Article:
I will critique the story to make it a better story, not a watered down version of what could be. Honest, helpful critiquing. I will let you bounce ideas off me as you work out situations. I ask, in return, that you do the same for me. Don't let me chicken out and water down a powerful scene because of fear of what someone else might think.

The comments I get on here, that let me know about typos and ask about the meaning (like Hope's recent comment *waves hi :) are awesome. It may be out of context issues, but it makes me go LOOK and make sure that it is explained well in context and that I haven't skipped something vital because I, as the all knowing goddess of my book, already knew it!

Seriously, who is with me? Who will help us writers to bring back the power of our words!

Who is up for the dare? Who feels challenged enough to face the fear and get back to writing with impact?


  1. The old maxim 'write about what you know' certainly comes into this.
    I use past experience both negative and poitive to feed my imagination. I bury much that's bad only to free up room for new experiences but allow them to seep up into the words that come onto paper, they remain a vital force to spark creativity.
    The difficult part is to know when listening to critiques will lead to a stiffling of own's work or an improvement - esp. when a beginner. thinking others ought to know because. . . does increase the risk of not being true to oneself.
    good post -try and keep smiling

  2. Dear god, just try and keep me away. You will need a very long stick! I am right there with you, sister. I have been starting to worry about this exact question just recently, worrying if the things I am thinking of writing are too strong. But you are right. To hell with it. Be in touch - I would be ecstatic to form a mutual beta-reading partnership :)

  3. Awesome post! Love it! You are so right. You have to put your words down with heart. If you don't feel them or believe them, why would anyone else? I have been suffering immensely with feelings of betrayal lately, and the best way I know to deal with it is through writing. If you choose, go to my blog and read the poem "Blow." That's where I let out a few things. Keep going, girl. If I can help in any way, just ask.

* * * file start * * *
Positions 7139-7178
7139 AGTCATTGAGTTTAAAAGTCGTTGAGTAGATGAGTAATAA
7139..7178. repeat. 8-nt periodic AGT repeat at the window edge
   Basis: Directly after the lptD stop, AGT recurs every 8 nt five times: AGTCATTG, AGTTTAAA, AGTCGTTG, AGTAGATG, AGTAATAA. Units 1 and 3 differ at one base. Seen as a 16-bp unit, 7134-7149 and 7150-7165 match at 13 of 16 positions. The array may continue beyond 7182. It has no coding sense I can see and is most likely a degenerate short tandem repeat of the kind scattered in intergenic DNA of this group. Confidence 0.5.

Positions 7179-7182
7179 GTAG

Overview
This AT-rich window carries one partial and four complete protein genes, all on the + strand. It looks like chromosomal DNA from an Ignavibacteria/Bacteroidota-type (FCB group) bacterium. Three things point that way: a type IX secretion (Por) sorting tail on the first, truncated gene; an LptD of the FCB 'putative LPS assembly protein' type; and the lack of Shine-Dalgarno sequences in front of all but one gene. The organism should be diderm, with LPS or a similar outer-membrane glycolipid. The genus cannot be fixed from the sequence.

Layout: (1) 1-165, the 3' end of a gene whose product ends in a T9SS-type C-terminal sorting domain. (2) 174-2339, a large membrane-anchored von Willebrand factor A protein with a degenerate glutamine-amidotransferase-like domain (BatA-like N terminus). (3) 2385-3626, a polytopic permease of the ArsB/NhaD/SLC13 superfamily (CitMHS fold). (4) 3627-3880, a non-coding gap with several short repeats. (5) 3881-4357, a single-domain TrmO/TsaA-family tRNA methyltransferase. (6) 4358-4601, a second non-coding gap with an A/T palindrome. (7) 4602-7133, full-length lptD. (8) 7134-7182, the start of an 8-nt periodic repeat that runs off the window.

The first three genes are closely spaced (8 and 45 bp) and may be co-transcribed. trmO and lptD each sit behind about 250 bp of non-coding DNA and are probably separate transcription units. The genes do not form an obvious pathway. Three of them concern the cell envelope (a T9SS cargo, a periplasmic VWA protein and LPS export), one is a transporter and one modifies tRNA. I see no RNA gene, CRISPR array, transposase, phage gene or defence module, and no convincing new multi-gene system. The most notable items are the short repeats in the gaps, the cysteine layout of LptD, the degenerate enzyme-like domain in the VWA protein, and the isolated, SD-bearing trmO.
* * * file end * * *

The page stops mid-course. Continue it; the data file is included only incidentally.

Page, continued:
4. Three times the charm?? LOL My internet connection has been acting like a truculent 2 you of late. I think he's taking lessons from my son. (has to be a he! A she would never do this to me while I'm trying to do my taxes!)

    @alberta as before, your comment is insightful and spot on! Thank you for your support. :)

    @Anne You're on sistah! Write it with strength and power. Write from your heart. I'm with you. Mutual beta-reading partnership accepted. :D

    PS LOL I'm pretty sure you are the same Anne from my Twitter Klutzclub! Thanks for stopping by :D

    @Michele Thank you. I tried to go to your poem before commenting last time and internet shut down. I shall be dropping by, though! Betrayal is hard. You keep going as well!

    I appreciate your comments! I think it helps everyone who stops by and reads this! And, my new favorite saying for next three months...

    Chin up!!

  5. Totally awesome! Baby, you are the strongest, bravest, and most talented woman... no - person of any gender - I have ever had the plesure of knowing. Your insights are incredible, your emotions untamable, and your words have a power that touches so many. I am proud of you every day, and so happy that you've chosen me as a partner to share your life with. Keep the faith, and never stop the good work! xoxoxoxoxo, your husband.

  6. As a good friend of mine always says "write for yourself first". And it's wise advice because if you don't love writing enough for you, then what's the point? You won't stick to it, and you most definitely will never see it in print, because writing a hard work. (but if you love it, even though it's work, it's pleasure)

    I'm sorry for your loss. And death can most certainty make us think on a deeper level, and pull us from our writing. I know that happened to me when my father-in-law died. But I was miserable. Writing makes me happy, and eventually I found my way back to it.

  7. @Corlyn Thank you! keep writing. Let nothing stop you! We may have to slow down or pause once in a while due to life's various betrayals, but we can't stop and stay true to ourselves!